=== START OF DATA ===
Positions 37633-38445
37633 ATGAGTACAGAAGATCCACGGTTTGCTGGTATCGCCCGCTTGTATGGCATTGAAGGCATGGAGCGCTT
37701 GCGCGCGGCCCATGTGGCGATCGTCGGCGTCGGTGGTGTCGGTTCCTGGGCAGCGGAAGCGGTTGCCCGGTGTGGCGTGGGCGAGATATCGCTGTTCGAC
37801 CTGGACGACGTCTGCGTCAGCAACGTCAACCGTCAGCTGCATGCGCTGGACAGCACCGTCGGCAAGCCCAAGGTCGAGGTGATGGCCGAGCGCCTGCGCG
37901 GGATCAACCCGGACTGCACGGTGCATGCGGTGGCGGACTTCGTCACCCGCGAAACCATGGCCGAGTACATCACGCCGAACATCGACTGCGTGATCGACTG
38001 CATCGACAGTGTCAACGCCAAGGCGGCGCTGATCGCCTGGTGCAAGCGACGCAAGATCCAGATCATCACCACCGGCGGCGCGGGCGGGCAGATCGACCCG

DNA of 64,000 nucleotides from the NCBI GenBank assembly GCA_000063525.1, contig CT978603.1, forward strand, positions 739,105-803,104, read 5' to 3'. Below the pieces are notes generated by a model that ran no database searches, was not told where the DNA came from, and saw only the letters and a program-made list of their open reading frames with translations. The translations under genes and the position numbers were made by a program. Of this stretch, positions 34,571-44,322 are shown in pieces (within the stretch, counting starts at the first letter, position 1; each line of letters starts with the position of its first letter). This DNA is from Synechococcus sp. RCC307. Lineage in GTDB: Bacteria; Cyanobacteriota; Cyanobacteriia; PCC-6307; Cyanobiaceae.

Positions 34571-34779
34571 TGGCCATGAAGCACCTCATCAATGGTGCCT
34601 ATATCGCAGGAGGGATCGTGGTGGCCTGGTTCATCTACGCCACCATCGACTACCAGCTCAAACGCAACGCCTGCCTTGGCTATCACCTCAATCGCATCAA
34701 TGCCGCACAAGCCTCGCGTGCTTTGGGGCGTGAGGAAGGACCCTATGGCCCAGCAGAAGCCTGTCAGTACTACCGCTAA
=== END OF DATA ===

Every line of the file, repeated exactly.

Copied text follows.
Positions 37633-38445
37633 ATGAGTACAGAAGATCCACGGTTTGCTGGTATCGCCCGCTTGTATGGCATTGAAGGCATGGAGCGCTT
37701 GCGCGCGGCCCATGTGGCGATCGTCGGCGTCGGTGGTGTCGGTTCCTGGGCAGCGGAAGCGGTTGCCCGGTGTGGCGTGGGCGAGATATCGCTGTTCGAC
37801 CTGGACGACGTCTGCGTCAGCAACGTCAACCGTCAGCTGCATGCGCTGGACAGCACCGTCGGCAAGCCCAAGGTCGAGGTGATGGCCGAGCGCCTGCGCG
37901 GGATCAACCCGGACTGCACGGTGCATGCGGTGGCGGACTTCGTCACCCGCGAAACCATGGCCGAGTACATCACGCCGAACATCGACTGCGTGATCGACTG
38001 CATCGACAGTGTCAACGCCAAGGCGGCGCTGATCGCCTGGTGCAAGCGACGCAAGATCCAGATCATCACCACCGGCGGCGCGGGCGGGCAGATCGACCCG

DNA of 64,000 nucleotides from the NCBI GenBank assembly GCA_000063525.1, contig CT978603.1, forward strand, positions 739,105-803,104, read 5' to 3'. Below the pieces are notes generated by a model that ran no database searches, was not told where the DNA came from, and saw only the letters and a program-made list of their open reading frames with translations. The translations under genes and the position numbers were made by a program. Of this stretch, positions 34,571-44,322 are shown in pieces (within the stretch, counting starts at the first letter, position 1; each line of letters starts with the position of its first letter). This DNA is from Synechococcus sp. RCC307. Lineage in GTDB: Bacteria; Cyanobacteriota; Cyanobacteriia; PCC-6307; Cyanobiaceae.

Positions 34571-34779
34571 TGGCCATGAAGCACCTCATCAATGGTGCCT
34601 ATATCGCAGGAGGGATCGTGGTGGCCTGGTTCATCTACGCCACCATCGACTACCAGCTCAAACGCAACGCCTGCCTTGGCTATCACCTCAATCGCATCAA
34701 TGCCGCACAAGCCTCGCGTGCTTTGGGGCGTGAGGAAGGACCCTATGGCCCAGCAGAAGCCTGTCAGTACTACCGCTAA